This article from the Neuroleadership Institute talks about five cognitive “biases” that impact the decisions we make, Similarity, Expedience, Experience, Distance, and Safety.
As a reminder, a Cognitive Bias is another type of thinking “flaws” similar to Optical Illusions; they are both caused by inaccurate perceptions of real-world situations.
While the Optical Illusion is usually detected (our vision system really is a powerhouse), the types of biases in this article are “invisible” to us in that moment. They require a type of thinking that uses Mental Models, or ways to get around biases, as a framework. Using these frameworks gives us the chance to anticipate when these biases might interfere in our day.
The Thrive platform measures the impact of these biases. If you aren’t watching for the impact of these powerful biases, it’s hard to tell where they are affecting you and your organization. Taking time to measure and have an open mind can go a long way to changing behaviors and making better decisions in your future.
Similarity Biases cause us to see diverse ideas as “weird” because they don’t fit in with what was done in the past, which can lead to a lack of new products or methods. Anchoring is another strong bias that is a component of Similarity Biases. We have strongly rooted beliefs, and these can be seen as irrational, e.g. for years there was strong resistance to seat belts despite the overwhelming fact they saved lives. We were anchored in thinking we did not need seat belts in cars.
If the loss of life isn’t enough to motivate action, imagine how hard it is to change behaviors in less critical areas! Now you can begin to see the cost of a million little “hesitations” due to bias-laden perceptions.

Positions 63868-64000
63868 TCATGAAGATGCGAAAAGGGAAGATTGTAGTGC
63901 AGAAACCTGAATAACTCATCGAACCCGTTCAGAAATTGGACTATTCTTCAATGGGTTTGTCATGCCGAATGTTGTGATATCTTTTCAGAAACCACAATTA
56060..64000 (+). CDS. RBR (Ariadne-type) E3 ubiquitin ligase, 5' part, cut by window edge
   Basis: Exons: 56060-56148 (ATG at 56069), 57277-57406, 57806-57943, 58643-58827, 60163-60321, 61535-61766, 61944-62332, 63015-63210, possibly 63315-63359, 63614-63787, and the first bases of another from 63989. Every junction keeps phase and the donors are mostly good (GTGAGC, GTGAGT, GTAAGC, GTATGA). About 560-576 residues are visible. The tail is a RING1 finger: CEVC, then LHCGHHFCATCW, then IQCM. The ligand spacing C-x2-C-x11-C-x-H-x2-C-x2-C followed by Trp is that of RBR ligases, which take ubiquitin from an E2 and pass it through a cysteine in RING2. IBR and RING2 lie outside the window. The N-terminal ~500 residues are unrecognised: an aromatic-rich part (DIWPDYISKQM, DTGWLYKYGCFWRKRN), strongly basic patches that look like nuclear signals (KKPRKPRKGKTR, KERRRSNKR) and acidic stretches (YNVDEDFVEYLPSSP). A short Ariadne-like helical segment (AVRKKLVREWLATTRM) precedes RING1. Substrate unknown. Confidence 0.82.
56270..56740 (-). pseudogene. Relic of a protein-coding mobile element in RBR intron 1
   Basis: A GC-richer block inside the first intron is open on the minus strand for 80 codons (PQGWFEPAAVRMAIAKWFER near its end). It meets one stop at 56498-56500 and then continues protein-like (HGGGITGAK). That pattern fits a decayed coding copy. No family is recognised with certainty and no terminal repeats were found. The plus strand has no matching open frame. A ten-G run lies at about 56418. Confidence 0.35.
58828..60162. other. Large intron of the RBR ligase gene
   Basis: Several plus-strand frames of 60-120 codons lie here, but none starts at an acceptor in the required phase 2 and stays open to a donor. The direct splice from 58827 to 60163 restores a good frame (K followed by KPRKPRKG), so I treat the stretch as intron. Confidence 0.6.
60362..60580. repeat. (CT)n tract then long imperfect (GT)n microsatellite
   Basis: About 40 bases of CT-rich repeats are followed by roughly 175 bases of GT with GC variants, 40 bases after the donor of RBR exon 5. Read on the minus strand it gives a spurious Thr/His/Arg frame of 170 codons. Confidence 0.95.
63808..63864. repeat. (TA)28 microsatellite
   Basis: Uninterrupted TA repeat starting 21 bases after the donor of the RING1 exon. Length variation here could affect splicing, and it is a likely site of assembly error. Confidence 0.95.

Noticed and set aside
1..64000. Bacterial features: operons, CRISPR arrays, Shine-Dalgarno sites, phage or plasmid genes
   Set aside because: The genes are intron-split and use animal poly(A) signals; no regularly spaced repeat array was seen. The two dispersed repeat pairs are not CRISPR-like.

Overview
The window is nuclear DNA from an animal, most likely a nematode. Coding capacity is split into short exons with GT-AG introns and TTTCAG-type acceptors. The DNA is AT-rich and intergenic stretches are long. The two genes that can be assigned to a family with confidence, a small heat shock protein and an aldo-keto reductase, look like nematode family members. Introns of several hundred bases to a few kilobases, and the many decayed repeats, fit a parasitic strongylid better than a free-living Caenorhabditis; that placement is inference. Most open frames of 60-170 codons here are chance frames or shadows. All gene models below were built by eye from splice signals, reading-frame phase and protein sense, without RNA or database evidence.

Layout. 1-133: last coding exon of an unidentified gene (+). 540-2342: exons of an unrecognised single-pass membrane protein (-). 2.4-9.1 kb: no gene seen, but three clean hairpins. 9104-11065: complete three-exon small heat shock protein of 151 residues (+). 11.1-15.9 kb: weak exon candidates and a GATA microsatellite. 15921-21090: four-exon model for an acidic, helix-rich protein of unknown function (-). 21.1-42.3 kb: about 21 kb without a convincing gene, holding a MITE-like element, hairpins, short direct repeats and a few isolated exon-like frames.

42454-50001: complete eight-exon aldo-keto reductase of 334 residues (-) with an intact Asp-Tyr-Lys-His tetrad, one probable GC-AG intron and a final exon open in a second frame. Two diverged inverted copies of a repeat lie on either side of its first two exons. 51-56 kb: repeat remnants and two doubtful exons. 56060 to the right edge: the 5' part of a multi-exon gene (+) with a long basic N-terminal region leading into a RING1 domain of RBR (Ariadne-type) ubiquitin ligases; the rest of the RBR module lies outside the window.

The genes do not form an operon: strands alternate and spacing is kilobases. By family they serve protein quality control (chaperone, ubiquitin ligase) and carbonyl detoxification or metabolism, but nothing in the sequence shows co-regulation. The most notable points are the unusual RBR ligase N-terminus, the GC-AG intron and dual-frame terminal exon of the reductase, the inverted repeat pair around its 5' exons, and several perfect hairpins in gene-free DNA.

Expedience, or Hyperbolic Discounting, is when we choose the smaller-sooner reward over the larger-later reward (source). This is often the cause for low Lifetime Customer Value – we want to close the deal and get a “win” for this month’s quarterly quota, but in the course of closing that deal you move on too quickly. Thrive mitigates this bias by helping you to continuously listen to your customers. Continuous feedback allows you to make better decisions.
Distance Bias is a growing problem as more people work remotely and do business globally. This bias causes some people to devalue the opinion of those who are not geographically close by.
Safety Bias is better known as Loss Aversion was discovered by Kahneman/Tversky a couple decades back – they measured that our reaction to a loss is three times greater than a gain of the same size. This type of thinking is very conservative and will stunt your group’s ability to innovate.
When we started 10 years ago we thought of our goal as building a “Cognitive Lens” – one that would allow is to see these biases that are hurting us in unrecognized ways, costing us time, money, and opportunity in the corporate area of Thrive
But as bad a corporate misperceptions can be, the misperceptions by our healthcare clients are deadly, resulting in real pain and loss of lives and loved ones.
That is at the center of our mission: reduced suffering and better days. If you want to get serious about helping your people do better don’t insult them by giving them a game to play, talk to us at firstname.lastname@example.org. Its time to learn how to create better days for workers and patients by clearing their vision and exposing the truth. We make this easy for you.
Happy Holidays to all of our Thrive friends and partners, make 2020 the year you start seeing things clearly.
Read the original article from NLI here.